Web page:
Geneticist reported Wednesday that they had crossed a threshold long considered off-limits: They have made changes in human DNA that can be passed down from one generation to the next.
The researchers at Oregon Health & Science University in Portland say they took the step to try to prevent women from giving birth to babies with genetic diseases. But the research is raising a host of ethical, social and moral questions.
Originally published on Wed October 24, 2012 2:33 pm
Inspired by a fellow referee who was sick with cancer, high school football ref Mike Wilmoth dropped 25 pounds, ignored the naysayers, and was picked to officiate a total of six NFL games. Wilmoth talks about making it to the big leagues and the challenges of working as a replacement ref.
Freezing women's eggs to treat infertility is no longer an experimental procedure, according to the American Society for Reproductive Medicine. Still, the procedure remains costly and controversial and many questions remain about the effectiveness and safety of using long-term egg-freezing.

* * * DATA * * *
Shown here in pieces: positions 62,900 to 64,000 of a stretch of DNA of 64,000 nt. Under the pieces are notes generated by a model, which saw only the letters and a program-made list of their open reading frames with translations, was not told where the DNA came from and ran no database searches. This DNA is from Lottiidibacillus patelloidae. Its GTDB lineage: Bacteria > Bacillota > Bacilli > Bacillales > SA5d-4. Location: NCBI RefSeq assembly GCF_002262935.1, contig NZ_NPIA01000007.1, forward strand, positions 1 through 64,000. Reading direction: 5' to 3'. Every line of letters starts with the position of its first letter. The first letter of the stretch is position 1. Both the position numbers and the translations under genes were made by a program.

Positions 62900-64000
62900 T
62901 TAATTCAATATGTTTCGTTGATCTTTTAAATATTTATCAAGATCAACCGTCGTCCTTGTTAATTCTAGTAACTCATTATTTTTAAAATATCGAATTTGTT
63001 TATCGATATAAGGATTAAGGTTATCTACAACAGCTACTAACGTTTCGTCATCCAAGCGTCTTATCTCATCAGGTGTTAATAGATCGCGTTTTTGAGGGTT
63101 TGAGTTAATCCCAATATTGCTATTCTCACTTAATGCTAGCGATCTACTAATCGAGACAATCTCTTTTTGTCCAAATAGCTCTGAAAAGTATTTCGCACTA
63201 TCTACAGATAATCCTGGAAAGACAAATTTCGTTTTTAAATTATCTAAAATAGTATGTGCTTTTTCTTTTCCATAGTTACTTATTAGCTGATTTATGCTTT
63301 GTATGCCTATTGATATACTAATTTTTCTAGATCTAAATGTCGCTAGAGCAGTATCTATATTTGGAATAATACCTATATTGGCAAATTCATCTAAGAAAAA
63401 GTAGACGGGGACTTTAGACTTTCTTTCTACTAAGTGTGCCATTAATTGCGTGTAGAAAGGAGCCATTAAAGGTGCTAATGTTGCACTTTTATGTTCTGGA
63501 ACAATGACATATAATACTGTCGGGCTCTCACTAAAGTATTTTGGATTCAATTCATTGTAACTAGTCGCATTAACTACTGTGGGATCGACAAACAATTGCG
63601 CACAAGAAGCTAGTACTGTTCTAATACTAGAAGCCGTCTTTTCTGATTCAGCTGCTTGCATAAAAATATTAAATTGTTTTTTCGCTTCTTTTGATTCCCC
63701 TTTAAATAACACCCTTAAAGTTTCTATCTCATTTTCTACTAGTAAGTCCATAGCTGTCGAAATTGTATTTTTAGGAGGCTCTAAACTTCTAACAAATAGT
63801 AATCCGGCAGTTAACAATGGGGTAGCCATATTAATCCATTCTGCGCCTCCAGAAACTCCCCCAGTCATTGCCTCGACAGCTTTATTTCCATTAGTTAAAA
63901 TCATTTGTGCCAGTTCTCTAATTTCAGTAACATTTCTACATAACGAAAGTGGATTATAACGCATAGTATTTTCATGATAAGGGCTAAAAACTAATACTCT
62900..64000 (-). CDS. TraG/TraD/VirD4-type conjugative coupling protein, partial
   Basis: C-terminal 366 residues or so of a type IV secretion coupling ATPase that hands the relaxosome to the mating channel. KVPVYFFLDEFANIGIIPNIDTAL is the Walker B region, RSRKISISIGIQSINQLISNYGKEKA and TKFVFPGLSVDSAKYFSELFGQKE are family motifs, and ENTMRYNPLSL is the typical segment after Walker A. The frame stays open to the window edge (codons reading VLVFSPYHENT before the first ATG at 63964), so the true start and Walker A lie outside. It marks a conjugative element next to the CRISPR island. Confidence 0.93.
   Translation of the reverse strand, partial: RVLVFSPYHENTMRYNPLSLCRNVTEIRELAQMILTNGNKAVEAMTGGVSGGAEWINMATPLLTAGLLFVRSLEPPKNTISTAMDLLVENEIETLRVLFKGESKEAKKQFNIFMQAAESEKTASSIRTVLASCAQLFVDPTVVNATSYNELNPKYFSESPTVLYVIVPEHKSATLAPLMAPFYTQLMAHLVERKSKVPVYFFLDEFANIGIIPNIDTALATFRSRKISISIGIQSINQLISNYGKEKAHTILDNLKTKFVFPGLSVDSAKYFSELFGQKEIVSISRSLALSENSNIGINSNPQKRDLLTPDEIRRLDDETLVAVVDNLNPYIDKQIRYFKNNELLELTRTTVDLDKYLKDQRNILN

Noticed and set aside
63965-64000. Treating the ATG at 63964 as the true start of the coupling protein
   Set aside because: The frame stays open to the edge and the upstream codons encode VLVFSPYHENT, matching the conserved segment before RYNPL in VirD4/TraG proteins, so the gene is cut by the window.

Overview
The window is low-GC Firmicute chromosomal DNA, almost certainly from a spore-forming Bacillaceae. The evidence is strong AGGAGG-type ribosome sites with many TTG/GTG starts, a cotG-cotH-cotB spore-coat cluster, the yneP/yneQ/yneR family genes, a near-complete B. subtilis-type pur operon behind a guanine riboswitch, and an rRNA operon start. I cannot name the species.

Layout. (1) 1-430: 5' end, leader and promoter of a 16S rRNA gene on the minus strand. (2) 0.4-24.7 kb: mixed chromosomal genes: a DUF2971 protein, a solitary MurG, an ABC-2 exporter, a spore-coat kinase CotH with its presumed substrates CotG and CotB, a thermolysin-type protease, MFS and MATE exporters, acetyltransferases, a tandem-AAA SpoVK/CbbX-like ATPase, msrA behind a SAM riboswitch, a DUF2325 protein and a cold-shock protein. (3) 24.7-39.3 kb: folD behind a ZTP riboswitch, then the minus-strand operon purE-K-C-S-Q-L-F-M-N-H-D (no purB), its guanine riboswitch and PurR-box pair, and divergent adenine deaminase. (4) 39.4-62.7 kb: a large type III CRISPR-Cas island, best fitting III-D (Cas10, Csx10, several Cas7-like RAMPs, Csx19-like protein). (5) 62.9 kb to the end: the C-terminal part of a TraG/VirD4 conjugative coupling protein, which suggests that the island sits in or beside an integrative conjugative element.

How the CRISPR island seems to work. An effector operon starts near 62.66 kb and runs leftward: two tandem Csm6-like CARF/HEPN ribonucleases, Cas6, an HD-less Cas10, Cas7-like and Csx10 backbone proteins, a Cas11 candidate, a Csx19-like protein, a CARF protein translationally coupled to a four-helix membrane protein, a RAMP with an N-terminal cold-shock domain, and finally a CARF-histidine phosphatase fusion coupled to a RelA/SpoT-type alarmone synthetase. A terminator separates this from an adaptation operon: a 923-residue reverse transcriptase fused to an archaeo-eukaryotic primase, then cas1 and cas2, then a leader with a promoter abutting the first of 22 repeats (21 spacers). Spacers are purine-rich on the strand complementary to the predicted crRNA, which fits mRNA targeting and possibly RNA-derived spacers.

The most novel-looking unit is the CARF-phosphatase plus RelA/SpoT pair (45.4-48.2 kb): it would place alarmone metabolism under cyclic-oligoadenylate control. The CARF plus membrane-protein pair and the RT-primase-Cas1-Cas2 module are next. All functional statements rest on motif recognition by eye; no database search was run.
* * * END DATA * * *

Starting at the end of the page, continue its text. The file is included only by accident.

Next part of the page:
Good morning. I'm Renee Montagne. Stop the presses. Clark Kent is quitting The Daily Planet. The mild-mannered reporter apparently decided to show a little steel after being scolded one time too many by Editor-in-Chief Perry White. Superman's alter ego goes out big. Before the entire staff, he rails against the newspaper's new emphasis on entertainment and scandals. After seven decades on the news desk, Clark is reportedly reinventing himself in new media. It's MORNING EDITION. Transcript provided by NPR, Copyright NPR.